My life as Little Miss Worrier tends to be slightly bizarre:
OMG! I can hear the house creaking! It’s going to fall down!
Sh!t, America has Ebola? We’re all doomed!
Why is that woman (the checkout girl) talking to me? She’s going to expect me to reply and I’ll get all twisty tongue-tied, my cheeks will glow scarlet and I’ll spit in her face!
That lorry is really close. That lorry is frighteningly close. Oh my goodness, that lorry is going to kill me. (It’s just overtaking.)
It’s raining. What will my poor pussies do? They’re going to die!
The little things panic me. My head is a constant mess of ‘what ifs’ and ‘oh my gods’.
However, give me something HUGE to worry about and I’ll just sit back and let it all wash over me. I’m not sure if that’s because I can genuinely cope with the big stuff, or because my head pretends it isn’t happening; my own personal little internal bodyguard. Bless.
I barely remember the day where I stopped being a Miss and became a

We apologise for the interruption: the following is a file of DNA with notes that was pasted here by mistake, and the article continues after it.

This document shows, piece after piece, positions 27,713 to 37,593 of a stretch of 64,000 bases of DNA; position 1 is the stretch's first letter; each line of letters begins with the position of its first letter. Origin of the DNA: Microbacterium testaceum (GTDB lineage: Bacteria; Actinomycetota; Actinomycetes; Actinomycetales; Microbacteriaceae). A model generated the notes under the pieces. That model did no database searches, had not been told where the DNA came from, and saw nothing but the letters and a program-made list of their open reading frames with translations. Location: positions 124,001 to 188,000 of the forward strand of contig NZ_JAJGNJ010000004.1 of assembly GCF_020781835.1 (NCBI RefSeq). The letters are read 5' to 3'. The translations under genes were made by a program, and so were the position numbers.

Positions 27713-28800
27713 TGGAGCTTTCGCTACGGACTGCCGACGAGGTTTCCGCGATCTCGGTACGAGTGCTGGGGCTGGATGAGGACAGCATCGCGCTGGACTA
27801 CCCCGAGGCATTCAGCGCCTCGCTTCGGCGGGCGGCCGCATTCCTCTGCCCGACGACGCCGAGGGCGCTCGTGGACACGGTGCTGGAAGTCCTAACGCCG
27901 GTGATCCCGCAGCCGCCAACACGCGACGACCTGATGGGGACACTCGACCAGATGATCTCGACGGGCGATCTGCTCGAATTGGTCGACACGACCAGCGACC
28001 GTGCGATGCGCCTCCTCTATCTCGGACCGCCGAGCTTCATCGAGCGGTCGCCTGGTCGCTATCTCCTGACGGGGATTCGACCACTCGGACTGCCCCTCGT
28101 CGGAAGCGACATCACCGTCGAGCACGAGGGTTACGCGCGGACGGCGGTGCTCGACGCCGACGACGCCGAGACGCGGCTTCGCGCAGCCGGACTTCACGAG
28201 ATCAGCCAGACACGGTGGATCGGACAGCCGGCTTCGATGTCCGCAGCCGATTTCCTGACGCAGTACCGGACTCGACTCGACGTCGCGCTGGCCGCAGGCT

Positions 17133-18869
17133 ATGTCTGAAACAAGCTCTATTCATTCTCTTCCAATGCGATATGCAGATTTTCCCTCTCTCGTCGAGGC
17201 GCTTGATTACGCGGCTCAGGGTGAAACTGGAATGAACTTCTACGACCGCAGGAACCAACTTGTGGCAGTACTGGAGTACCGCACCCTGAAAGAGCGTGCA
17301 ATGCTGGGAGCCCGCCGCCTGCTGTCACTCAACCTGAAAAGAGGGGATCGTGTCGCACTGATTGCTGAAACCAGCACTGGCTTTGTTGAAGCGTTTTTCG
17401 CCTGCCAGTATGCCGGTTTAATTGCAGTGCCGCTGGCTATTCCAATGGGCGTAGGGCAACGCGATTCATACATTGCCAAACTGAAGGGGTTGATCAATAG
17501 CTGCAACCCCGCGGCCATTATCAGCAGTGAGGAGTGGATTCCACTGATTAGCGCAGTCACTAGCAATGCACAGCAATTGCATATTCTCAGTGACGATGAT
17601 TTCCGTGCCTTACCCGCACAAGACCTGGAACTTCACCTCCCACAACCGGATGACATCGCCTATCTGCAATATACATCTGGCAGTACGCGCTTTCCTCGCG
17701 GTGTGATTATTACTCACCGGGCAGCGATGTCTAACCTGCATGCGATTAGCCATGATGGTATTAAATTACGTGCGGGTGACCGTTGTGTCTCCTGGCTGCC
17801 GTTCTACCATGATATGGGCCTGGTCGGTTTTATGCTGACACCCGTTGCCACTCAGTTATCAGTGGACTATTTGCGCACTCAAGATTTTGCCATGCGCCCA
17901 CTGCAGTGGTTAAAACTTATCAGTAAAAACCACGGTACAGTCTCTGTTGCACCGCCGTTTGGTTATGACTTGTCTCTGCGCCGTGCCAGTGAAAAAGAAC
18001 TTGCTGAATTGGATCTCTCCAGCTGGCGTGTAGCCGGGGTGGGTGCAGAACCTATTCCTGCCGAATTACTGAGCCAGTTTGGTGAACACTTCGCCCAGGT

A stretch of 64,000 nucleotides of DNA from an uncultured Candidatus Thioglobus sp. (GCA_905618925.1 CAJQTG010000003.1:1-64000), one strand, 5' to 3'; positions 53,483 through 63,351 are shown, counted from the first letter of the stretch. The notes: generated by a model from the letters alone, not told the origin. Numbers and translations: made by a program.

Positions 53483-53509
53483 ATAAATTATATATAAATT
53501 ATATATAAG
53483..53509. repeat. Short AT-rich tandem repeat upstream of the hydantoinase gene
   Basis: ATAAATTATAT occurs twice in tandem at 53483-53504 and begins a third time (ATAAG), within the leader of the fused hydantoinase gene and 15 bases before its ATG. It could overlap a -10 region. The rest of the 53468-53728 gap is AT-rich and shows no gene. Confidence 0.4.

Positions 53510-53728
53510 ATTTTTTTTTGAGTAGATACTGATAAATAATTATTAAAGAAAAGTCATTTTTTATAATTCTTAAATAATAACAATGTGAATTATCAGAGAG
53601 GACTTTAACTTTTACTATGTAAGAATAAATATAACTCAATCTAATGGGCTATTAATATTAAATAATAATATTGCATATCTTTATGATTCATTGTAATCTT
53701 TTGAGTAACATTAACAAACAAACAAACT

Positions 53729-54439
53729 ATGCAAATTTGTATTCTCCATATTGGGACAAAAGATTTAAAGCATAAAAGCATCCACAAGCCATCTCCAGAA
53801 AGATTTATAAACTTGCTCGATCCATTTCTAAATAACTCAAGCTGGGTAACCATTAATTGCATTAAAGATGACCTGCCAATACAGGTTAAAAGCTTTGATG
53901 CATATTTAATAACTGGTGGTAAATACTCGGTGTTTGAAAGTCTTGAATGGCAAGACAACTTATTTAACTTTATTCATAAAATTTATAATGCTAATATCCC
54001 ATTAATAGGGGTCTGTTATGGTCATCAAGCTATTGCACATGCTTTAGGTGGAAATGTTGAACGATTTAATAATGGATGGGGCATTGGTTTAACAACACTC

possession Mrs. I have vague recollections of being a little perturbed, but I was so happy to be getting hitched (who’d have thought that someone would ever want me) that I spent the lead up to – and the day itself – in a little bubble of pure optimism. Likewise, when I donated my cute little left kidney to Blokey there was no hint of worry. I knew that bad things could happen and instead of worrying, I embraced the thoughts and prepared for the worst. I stressed out about the little things instead, the enemas and the catheters (which, it transpired, were the least troubling parts of the whole process.)
This year has been rather like a ‘big day ahead‘; it’s been … faulty. The knot in my chubby little belly has failed in its attempts to uncurl and the tension in my neck is slowly killing me. To relax I’ve taken to lounging around. I’m particularly partial to lying in a bubble bath, reading books aimed at young adults. If I’m alone I’ll sing songs very loudly. I haven’t done this very much recently. I need to rectify that. Oddly, I also clean and tidy, somewhat manically. And I move things around. It soothes my mind.
I’d like this year to be over now. I’m unsure what the next three months will bring and if I could wake up tomorrow and find that it’s January the first, my happiness would probably be akin to the joy felt by toddlers as they jump in muddy puddles on wet days.
Or, at the very least, I’d like access to a time machine so that I can return to my teenagehood and stomp around moaning about life being unfair and exams being too hard. Because honey, you have no idea just how tough your life is going to get!